Have we gone mad?

The Jewish community should rid itself of religious one-upmanship and shed its insecurities, which tend to breed radically absurd suggestions.

haredim kosher food 311 (photo credit: Ariel Jerozolimski)
haredim kosher food 311
(photo credit: Ariel Jerozolimski)
Last week as I was flying back to Israel from the United States, I wassitting next to two elderly women. These ladies were very anxious asthey explained to me that they were Evangelical Christians who werecoming to visit Israel for the first time. As they reviewed theiritinerary with me, I found their excitement contagious and I sincerelywanted them to enjoy themselves and forge positive impressions ofIsrael and the Jewish people.
Mid-conversation we were unexpectedly approached by a hassid whotersely asked me, "Are you Jewish?" followed by "would you like to puton tefillin?" When I informed him that I already put on tefillin, hemoved on to the next man sitting in front of me. This man was very putoff by the intruding question and dismissed the man, ordering him tomove on, which he did. He continued to ask every man in our section thesame question.
The ladies next to me looked confused and I could see by theirexpressions that they were uneasy with both the question that was posedand the reactions which followed. I was equally confused as I wonderedif indeed the hassid was fulfilling God's mission. Would God be happythat it was being performed in such a forceful, insensitive anddistasteful manner? I approached the hassid and asked him thisquestion, to which he responded, "Nothing is distasteful or insensitivewhen it is done in the name of God in heaven."
This answer is unacceptable and detestable, because from a Jewishperspective if it is used liberally it is potentially dangerous.
An article was published recently claiming that a prominent rabbi andhalachic authority within the haredi community in Israel ruled thatbraces on one's teeth are considered a "partition" and thereforedisqualify any woman who wears them from dipping in the mikve (ritualbath). This rabbi explained that the water must come in contact withevery part of the woman's body in order for her to immerse in the mikveand fulfill the commandment of family purity. This is despite the factthat immersing in the mikve is performed while one's mouth is closed;consequently the water would not touch one's teeth in any case.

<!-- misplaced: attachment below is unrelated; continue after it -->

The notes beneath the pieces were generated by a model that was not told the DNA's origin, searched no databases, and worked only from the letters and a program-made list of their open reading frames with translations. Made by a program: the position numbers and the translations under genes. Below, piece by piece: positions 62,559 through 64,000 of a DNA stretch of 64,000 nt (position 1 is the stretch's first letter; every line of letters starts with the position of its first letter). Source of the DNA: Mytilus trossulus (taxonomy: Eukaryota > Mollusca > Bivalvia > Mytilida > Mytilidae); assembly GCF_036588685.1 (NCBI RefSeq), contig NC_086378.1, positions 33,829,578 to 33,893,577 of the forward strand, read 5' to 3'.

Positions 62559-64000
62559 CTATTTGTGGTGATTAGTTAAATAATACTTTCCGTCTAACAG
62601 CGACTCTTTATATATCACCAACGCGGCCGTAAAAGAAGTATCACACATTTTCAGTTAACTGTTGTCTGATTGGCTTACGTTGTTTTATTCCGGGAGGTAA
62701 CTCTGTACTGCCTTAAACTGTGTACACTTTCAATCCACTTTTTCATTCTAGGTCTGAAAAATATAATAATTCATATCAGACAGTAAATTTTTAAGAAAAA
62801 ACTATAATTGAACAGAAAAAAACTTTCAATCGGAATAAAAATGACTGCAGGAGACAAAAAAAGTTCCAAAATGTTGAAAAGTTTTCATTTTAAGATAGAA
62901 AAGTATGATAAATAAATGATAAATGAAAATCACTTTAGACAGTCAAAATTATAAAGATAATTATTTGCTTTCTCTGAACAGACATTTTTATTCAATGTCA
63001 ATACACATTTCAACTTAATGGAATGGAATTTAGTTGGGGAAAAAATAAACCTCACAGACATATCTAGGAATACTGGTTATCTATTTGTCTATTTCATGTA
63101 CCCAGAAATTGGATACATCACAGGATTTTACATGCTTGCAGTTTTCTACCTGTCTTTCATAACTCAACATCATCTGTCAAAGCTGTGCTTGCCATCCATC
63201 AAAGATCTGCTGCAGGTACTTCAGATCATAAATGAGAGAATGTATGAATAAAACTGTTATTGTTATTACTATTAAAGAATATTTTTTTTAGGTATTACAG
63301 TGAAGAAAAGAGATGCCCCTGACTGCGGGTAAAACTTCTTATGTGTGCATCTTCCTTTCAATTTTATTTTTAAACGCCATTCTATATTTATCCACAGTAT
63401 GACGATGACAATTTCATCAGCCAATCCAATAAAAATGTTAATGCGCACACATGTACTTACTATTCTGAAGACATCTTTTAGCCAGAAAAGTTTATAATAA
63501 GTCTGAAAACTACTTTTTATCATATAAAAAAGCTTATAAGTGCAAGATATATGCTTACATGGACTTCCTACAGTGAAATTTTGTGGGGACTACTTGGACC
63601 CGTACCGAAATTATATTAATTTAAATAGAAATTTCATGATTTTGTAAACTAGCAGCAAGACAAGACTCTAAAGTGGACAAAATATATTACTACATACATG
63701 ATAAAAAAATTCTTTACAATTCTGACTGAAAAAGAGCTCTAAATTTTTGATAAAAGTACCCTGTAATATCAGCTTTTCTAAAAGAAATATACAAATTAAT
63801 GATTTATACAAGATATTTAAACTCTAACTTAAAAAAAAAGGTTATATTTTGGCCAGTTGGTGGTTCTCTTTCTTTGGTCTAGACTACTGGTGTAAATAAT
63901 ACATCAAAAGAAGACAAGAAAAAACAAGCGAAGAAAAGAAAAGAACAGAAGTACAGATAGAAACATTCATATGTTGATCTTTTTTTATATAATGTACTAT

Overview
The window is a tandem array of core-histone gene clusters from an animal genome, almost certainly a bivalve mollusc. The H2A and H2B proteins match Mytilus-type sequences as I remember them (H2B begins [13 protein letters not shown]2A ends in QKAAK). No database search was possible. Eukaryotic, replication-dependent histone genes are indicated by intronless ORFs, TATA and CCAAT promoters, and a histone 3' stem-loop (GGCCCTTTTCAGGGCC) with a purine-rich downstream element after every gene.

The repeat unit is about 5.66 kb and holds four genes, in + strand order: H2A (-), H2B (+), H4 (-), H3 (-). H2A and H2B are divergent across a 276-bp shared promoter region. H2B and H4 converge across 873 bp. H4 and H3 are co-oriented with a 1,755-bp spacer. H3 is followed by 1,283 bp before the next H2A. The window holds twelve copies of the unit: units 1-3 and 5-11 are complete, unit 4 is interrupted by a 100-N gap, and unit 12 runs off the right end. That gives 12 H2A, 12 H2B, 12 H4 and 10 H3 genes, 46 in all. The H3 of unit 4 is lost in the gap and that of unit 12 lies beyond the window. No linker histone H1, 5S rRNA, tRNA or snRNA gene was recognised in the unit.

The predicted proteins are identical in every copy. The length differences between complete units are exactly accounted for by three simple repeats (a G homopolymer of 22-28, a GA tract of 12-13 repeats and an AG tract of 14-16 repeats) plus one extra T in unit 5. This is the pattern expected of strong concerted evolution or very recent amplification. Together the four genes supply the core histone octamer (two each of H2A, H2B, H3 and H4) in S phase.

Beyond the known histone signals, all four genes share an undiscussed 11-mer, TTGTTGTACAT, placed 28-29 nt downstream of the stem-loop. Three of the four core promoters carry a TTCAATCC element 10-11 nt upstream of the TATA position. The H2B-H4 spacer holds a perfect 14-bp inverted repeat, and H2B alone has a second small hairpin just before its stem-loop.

Effectively this edict means that every time a woman with braces wantsto go to the mikve she would have to get her braces removed, which isunreasonable and would deter observant women from seeking orthodontictreatment. It also has serious implications for those women who mayhave immersed in the past while wearing braces.
I CALLED a number of Torah scholars to ask their opinion. One suggestedthat many of these rulings are fabricated and don't really come fromthe rabbinical source quoted. While I began to ponder where the rulingsactually did come from, I was willing to accept an oversight at leastfor the sake of preserving my reason.
However, the nonsensical would not go away, for the following day Iread an article in The Jerusalem Post ("'Personal mehitzas' marketedfor haredim," February 19) stating that haredi airline passengers arebeing advised to hang a new type of mehitza - a halachic barrier toseparate the sexes - around the top of their airplane seats, to shieldtheir eyes from immodest neighbors and in-flight movies. The RabbinicalCouncil for Public Transportation (something I never knew existed butnow that I do I will certainly look at trains, planes and automobileswith much deeper and spiritual meaning) are encouraging the haredicommunity to purchase the traveler mehitzot which stick onto the fabricof the airplane chair and can be arranged to make a protective "shield"around the head and in front of the passenger's face.
As Rabbi Shimon Stern, spokesman for the Rabbinic Council for PublicTransportation (yes, they have their own spokesman) called the travelmehitzot very cute and very practical, I found myself wondering whethermy fellow observant Jews were either very confused or very cracked. Arewe, the same intelligent Jewish people who are referred to as a lightunto the nations, meant to pursue a Taliban-like existence defined byextreme behaviors as we isolate ourselves from the world around us? Canwe honestly claim that these absurd suggestions and inventions are thecorrect way of fulfilling God's plan and exhibiting spirituality in theworld?
Surely this was not what God had in mind. In fact I would not besurprised if God is looking down upon all of this and laughinghysterically. As I pondered these questions I convinced myself thatperhaps these halachic restrictions were all part of preparing for thePurim spirit of humor and good fun.
God never asked us to live an ascetic existence, nor does He expect usto refrain from enjoying what the world has to offer. On Purim we eat,imbibe, sing and dance - all physical functions with a clear message.Purim reminds us that God allows the Jewish people to partake in whatthe world has to offer, but He does not want us to get lost orenthralled by it. God expects His people to arrive at a moresophisticated, spiritual consequence.
Purim represents a fine balance between the physical and the spiritual,between materialism and altruism. Purim restores a rare commodity thatis slowly dissipating from the Jewish community. This commodity iscalled normalcy. The Jewish community should invest more in thiscommodity by ridding itself of one-upmanship when it comes toreligiosity and by shedding its insecurities which tend to breedradically absurd suggestions and extreme licentious behaviors.
The writer teaches at Hesder Kiryat Gat and serves as a guestlecturer for the IDF Rabbinate. He is also an author and lecturer onIsrael, Religious Zionism and Jewish education. www.rabbihammer.com